3. The question written in the petition for a recall referendum was the following one: “We, the signers of this list, registered in the Electoral Registry, take the initiative to summon a recall referendum.” As can be observed with all clarity, this violates Art.72 of our Constitution, which says: “Passing half the period for which the elected official was chosen, a number not less than twenty percent of the voters enrolled in the corresponding registry will be able solicit a call for a referendum to revoke the official’s mandate.” That is to say, the only faculty that the electorate has is to solicit to the National Electoral Council (CNE) for a referendum and not to convoke it as in effect it did, usurping therefore a function that is the sole competence of the CNE. This is true even more so in that there already was a decision of the Constitutional Court of the TSJ of June 5, 2002 that established the essential formalities of a request to call for a recall referendum.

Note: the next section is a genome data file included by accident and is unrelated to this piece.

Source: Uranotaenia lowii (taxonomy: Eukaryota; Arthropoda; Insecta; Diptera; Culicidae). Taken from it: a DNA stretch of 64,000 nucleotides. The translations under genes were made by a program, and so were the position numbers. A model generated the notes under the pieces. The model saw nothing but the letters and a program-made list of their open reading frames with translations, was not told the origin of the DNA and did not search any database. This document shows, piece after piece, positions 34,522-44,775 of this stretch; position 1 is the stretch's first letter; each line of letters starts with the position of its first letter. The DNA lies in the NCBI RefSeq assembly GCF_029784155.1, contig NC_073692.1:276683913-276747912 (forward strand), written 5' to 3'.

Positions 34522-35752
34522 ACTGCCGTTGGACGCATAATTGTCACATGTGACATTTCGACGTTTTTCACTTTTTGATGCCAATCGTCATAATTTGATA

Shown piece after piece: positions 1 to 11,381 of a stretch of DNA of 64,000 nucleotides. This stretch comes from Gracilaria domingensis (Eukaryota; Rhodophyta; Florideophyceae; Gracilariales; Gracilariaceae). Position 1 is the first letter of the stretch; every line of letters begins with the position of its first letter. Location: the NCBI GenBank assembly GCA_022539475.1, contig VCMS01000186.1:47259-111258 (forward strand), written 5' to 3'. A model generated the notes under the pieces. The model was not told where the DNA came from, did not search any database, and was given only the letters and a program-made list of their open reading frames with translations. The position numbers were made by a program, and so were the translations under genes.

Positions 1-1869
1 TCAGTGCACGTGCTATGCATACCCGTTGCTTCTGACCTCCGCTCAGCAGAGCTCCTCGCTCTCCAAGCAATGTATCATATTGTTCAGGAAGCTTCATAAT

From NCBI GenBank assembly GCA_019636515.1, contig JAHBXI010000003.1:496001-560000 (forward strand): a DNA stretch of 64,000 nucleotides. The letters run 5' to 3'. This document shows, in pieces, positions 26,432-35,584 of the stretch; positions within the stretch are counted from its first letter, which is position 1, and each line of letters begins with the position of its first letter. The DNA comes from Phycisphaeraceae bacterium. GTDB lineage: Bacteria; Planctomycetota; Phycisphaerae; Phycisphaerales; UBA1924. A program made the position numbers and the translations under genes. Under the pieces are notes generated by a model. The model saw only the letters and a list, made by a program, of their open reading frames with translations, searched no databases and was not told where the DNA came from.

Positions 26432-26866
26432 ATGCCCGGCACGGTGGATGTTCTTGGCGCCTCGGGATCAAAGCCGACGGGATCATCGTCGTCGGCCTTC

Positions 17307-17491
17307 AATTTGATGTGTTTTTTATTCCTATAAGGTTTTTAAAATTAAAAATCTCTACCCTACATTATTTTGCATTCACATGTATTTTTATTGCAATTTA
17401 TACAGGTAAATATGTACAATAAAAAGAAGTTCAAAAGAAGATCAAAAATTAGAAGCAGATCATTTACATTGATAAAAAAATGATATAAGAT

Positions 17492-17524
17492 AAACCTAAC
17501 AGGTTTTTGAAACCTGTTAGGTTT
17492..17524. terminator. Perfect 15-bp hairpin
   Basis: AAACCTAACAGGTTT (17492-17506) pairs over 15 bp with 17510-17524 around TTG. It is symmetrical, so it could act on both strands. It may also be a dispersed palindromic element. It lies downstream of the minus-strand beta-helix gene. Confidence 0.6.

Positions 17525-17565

4. The voters applying for the referendum, or rather convoking the same, appointed themselves by stating “yes” when responding to the question that was closest to their interests, when actually the faculty to respond with “yes” or “no,” according to the design of the question, was solely within the power the CNE, once the request is analyzed and this question is elaborated. In this way a function of the CNE was usurped by violating Art. 33 of the Statutory Law of the Electoral Power, which stipulates the competency of the CNE: “To organize, to administer, to supervise, and to supervise acts relative to the electoral processes, of referenda and of elections…”